December 20. 2016

Spark Students’ Interest via Book Talks: A Teacher Tip from Fountas and Pinnell

Reading is thinking, and students’ “talk” reveals their thinking. Talking about books is a way to activate students’ interest and introduce them to new texts they might otherwise miss. Think of a book talk as a brief commercial for a book. Book talks are short—you simply want to whet the students’ appetites. 

Consider the following when selecting books for book talks:

  • New books by authors whom the students love.
  • Another book by an author whose book you’ve read aloud.
  • “Best-selling” titles that are popular with the age group.
  • Books on issues or topics that interest the students.
  • Books that introduce a new author, genre, or illustrator.

Book talks enable you to help your students get to know authors, genres and books that appeal to them, and thus extend their literate lives. Excerpted from Guiding Readers and Writers. 

December 13. 2016

Help Students Make Good Reading Choices: A Teacher Tip from Fountas and Pinnell on Independent Reading

Your role in independent reading is to ensure that students consistently select books they can read with understanding and fluency, and to have conversations with them about those books. You may be tempted to prescribe book choices, but this can result in a mechanical approach to reading as a “task.” Without genuine choice they will never experience the authentic role of a reader. At the same time, the ability to choose appropriate books is not something you can expect students to know how to do. It is something you need to teach. Communicate to students that choosing a just-right book, not a difficult book, is the expectation for independent reading.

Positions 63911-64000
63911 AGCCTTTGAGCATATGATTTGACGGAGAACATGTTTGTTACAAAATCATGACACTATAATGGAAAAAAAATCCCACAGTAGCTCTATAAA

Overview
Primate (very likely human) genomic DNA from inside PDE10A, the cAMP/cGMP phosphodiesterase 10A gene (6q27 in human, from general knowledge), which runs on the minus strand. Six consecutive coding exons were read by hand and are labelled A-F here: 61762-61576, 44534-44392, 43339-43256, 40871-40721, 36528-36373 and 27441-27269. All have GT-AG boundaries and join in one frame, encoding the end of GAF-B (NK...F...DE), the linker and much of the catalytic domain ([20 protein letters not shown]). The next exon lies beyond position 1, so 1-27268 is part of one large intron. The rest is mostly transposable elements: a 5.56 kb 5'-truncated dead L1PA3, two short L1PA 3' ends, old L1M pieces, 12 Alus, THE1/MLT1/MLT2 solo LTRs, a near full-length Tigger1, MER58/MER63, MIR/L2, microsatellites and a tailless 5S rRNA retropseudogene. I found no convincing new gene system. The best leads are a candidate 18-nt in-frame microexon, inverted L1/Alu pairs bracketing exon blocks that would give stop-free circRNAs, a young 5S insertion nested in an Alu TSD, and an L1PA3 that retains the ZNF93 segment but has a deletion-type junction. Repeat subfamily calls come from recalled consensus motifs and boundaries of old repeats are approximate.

Teach students these 7 ways of judging a book choice:
Decide if the book is just right to read independently by reading a little at the beginning or middle
Think about the topic of the book to see if it peaks your interest
Read a bit of the book to get a feel for the author’s style and the language
Ask peers/teachers for recommendations
Look at the book cover, back cover, book flaps and illustrations
Think about the author and what you may already know about the author
Give the book a good chance.

Excerpted from LLI Red System Choice Library Guide to Independent Reading

December 12. 2016

Are students meant to keep the LLI take-home books?


There has been much buzz on social media and the discussion board lately on whether or not the black-and-white take-home books in the Leveled Literacy Intervention systems for grades K-2 are meant for the students to keep. The short answer to that is: yes! It's understandable that some educators may feel uncomfortable letting the students keep the books because finding the money to replace them isn't easy. But it's important to understand why it's a crucial part of a struggling reader's path to meeting expectations and--more importantly--loving to read! More...


December 8. 2016

Ask Meli!

For those who don't know her, Meli is Irene Fountas's dog who has been featured in a series of leveled books from the Leveled Literacy Intervention System. Over the years, she has become a beloved icon for students and teachers working with LLI. Many classrooms have even sent in fan mail! This is the first in a series of blogs where Meli is taking time out from her busy schedule of chasing squirrels, barking at birds, and napping to answer some of your questions. But first, here's a recent Q & A to help you get to know her a little better. More...